The “Covid Times” has seen all of us try our hands at a number of things we never thought and even imagined of trying. For our team, baking with sourdough was one of them, all thanks to Joyce who graciously shared her starter (all the way from Germany? Via New Zealand?) with us. Prior to this I’ve barely tried making any loaf of bread, the closest experience I’ve had was an attempt to focaccia a decade ago, which ended up as good paper weight to keep our table napkins from flying away. (You know the tagalog phrase “Kapag binato ka ng bato, batuhin mo ng tinapay”? Let’s just say the tinapay would’ve hurt a lot more).
I enjoy working in the kitchen a lot, I’d describe it more as play time, a time to be creative more than anything, but as you’d imagine, it’s quite hard for me to follow recipes let alone come up with one. So hang in there! I am also by no means an expert cook, and moreover an expert baker, I barely qualify as experienced even. FYI I don’t have a kitchen scale, I just take out a pen, paper, calculator, measuring cups, and a Googled sheet of conversion tables. I just enjoy figuring it out on the fly and the spontaneity of all of it. I call it #rebelbaking. So I’m sure you’ll be fine, if not better than my attempts! 😂
Pre-fed starter (100% hydration)
Flour (I used bread flour for this)
Rosemary (I find dried thyme works very well too)
Time (we should have a lot of this)
Patience (we should have even more of this)
You’re probably wondering why there are no amounts on the ingredients list. If you’ve tried baking with sourdough, it’s mostly about the percentages and ratios, and depending on what you’re making the percentages change. So you don’t have to muster so much of a certain ingredient if you don’t have it, flour is always 100% so it usually is the limiting ingredient (aka runs out the fastest)
So for example, the basic percentages I like to follow for focaccia is, 60% leaven, 100% flour and 80% water and 2.5% salt. So if you have 100g of flour, leaven should be 60g, water 80g, and salt 2.5g.
I usually start of by pre-weighing all the ingredients. I then proceed to mixing the water and the Beet puree/soup, then add in the leaven. Make sure it’s well mixed otherwise you’ll end up with an uneven distribution of sourdough in your bread. Then slowly incorporate your flour, mixing well (I don’t have a mixer so I just mix everything by hand) before adding more flour, so that you’re dough doesn’t get lumpy. Be prepared to add in more flour depending on how watery your puree is. You want a good firm pliable (can be held as a ball) consistency on your dough. I find a higher hydration on dough makes for softer bread but also means more difficult to handle. When you’ve finished mixing all the ingredients (you can add your herb earlier if you’re using dried ones, later if you’re using fresh ones), leave the dough to rest for 30mins before proceeding to your stretch and fold (you can Google the best way to do this, I prefer the coil method). Stretch and fold your dough 3 to 4 times depending on (well mostly you haha) every 30 mins or so. After the stretch and fold, let it rest for 6 to 12 hours (depending on your schedule and the room temp.) hotter it is, the faster your dough ferments. Also the later it is through the night, the more groggy and impatient you get and might end up tearing the dough apart hence, your schedule. I find baking with sourdough is more flexible to your schedule, at least in my experience.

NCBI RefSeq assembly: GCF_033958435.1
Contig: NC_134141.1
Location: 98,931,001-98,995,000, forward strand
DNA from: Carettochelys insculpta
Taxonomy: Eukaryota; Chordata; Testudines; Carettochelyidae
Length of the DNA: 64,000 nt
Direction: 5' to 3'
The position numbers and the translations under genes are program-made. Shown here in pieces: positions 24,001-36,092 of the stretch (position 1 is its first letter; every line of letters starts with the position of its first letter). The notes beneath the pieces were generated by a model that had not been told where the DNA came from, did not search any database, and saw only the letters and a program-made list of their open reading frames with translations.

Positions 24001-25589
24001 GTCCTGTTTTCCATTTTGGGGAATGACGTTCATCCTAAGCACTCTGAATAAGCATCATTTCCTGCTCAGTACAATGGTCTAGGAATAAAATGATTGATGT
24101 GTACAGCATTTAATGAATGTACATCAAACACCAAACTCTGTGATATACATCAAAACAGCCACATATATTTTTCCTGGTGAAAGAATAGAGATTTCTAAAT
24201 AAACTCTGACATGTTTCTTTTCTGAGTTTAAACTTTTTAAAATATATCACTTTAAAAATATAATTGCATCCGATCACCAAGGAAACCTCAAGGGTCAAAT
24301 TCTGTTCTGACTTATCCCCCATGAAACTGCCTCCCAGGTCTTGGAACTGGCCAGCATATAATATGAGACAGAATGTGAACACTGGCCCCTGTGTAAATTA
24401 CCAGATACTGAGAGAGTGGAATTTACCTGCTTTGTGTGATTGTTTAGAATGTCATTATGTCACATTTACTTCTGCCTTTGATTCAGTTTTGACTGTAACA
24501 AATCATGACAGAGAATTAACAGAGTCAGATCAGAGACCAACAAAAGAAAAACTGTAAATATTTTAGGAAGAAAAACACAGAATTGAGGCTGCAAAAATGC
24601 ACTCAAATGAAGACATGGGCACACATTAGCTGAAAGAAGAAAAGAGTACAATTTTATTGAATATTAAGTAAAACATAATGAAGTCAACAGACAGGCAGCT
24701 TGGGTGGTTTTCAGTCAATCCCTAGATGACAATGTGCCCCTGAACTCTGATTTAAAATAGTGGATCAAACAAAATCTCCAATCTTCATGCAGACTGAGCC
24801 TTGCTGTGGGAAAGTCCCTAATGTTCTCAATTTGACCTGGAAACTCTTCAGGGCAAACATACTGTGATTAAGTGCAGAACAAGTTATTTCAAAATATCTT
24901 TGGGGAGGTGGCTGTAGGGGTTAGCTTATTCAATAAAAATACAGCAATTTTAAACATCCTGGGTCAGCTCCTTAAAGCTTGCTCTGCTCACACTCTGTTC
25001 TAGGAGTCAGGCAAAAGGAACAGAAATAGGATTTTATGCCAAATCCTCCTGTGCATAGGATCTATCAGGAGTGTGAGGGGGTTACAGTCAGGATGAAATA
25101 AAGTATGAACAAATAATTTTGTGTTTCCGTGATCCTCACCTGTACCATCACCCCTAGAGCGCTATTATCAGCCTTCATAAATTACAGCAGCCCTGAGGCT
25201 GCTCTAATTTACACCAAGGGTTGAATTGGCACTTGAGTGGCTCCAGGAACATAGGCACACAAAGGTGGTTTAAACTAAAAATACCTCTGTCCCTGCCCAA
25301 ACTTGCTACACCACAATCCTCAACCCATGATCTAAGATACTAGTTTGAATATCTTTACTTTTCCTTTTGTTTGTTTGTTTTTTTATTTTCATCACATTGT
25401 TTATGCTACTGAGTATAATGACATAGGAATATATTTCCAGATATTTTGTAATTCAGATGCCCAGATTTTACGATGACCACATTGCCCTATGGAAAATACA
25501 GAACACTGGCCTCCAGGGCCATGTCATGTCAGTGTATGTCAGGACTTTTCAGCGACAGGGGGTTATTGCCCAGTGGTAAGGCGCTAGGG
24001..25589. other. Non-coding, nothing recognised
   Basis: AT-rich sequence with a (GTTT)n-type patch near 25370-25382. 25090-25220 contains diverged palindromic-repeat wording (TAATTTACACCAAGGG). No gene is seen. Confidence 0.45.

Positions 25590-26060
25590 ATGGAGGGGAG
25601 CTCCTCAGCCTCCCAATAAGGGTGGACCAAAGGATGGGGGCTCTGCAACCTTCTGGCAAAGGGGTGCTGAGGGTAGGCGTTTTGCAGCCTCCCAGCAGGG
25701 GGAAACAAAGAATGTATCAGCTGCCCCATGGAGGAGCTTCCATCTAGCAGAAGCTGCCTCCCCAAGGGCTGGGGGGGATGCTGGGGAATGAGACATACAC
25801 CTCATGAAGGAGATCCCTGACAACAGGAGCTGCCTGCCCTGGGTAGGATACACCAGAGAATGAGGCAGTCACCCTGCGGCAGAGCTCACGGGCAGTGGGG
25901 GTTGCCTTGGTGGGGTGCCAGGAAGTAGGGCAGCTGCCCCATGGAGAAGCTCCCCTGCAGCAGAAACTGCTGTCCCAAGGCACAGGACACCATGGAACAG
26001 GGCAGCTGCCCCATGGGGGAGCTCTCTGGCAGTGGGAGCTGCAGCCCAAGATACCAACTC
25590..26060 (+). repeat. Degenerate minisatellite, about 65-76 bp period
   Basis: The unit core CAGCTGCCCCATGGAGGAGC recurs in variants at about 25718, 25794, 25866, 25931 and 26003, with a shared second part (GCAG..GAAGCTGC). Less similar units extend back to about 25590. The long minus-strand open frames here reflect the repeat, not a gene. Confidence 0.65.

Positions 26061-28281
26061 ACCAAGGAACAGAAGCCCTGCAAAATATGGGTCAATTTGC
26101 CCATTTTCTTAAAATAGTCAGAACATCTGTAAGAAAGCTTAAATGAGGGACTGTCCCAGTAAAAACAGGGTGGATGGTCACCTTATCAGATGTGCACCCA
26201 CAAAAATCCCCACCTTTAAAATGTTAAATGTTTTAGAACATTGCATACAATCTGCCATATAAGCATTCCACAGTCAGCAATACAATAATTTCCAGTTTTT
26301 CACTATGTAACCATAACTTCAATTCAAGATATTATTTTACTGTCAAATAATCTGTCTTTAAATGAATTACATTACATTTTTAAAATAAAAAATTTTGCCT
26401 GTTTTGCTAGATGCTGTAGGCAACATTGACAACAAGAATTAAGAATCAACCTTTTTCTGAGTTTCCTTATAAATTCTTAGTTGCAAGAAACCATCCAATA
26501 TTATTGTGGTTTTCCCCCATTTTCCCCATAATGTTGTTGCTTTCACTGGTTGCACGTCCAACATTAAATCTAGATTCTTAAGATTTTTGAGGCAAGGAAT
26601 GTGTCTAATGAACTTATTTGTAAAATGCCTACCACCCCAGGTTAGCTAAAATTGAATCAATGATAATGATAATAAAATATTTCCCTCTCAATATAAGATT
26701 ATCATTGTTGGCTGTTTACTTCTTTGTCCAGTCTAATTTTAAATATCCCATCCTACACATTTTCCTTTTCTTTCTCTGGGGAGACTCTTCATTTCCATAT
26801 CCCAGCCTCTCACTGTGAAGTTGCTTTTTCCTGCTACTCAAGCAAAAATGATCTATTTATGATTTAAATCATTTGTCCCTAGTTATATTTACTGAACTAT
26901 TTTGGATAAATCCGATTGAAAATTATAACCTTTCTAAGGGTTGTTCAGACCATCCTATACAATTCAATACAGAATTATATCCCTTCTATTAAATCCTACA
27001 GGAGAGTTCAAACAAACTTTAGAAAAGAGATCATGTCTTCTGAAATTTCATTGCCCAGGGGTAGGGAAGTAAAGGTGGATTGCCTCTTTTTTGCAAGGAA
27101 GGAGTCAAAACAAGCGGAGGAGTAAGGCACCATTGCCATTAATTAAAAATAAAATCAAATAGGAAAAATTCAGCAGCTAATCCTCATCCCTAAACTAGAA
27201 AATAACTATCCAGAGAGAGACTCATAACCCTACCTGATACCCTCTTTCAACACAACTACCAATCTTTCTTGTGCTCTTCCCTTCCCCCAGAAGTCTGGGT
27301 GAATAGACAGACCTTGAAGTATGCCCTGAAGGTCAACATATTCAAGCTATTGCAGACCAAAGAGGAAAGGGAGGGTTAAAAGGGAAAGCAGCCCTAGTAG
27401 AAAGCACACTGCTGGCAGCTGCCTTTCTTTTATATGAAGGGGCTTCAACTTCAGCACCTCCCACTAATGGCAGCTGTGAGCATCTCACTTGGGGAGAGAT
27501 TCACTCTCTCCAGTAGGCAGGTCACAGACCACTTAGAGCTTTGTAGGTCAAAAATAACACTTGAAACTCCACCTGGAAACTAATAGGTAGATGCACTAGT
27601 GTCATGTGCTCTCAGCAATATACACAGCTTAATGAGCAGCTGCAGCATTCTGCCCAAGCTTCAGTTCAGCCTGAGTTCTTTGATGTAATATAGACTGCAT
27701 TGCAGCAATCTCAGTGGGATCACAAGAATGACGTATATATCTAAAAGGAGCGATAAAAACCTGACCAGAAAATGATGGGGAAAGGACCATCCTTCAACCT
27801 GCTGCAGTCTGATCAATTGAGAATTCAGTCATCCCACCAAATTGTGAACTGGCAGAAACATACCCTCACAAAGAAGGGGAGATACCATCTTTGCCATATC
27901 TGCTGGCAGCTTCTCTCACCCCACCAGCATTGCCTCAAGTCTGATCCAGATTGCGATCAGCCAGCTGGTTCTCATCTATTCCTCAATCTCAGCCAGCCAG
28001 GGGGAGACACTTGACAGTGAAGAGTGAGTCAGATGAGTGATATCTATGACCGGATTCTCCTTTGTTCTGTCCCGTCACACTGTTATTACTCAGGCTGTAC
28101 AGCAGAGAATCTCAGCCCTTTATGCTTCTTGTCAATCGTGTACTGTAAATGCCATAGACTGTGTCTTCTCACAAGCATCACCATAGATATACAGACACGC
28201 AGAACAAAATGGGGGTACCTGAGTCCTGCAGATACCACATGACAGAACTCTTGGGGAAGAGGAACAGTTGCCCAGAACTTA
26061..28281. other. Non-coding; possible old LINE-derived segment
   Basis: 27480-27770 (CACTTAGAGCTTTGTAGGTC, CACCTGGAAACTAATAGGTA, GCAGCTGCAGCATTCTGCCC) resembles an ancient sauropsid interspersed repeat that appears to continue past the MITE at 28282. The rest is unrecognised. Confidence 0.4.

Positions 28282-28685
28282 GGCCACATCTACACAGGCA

When the bulk ferment is done, transfer it to your baking vessel of choice (I find cast iron is best, I don’t have a Dutch oven but they say it’s good too), at this point you may opt to let it ferment for another hour, or you may proceed to putting dimples on your dough. Add your topping of choice, don’t forget to preheat your oven and blast it up to its highest setting. Depending on your vessel and oven, baking may take about 20 to 30 minutes.
Beet focaccia approximate ingredients I used:
227g preferment 45%
487.5g bread flour
0.5 cup Beet puree
Few sprigs of rosemary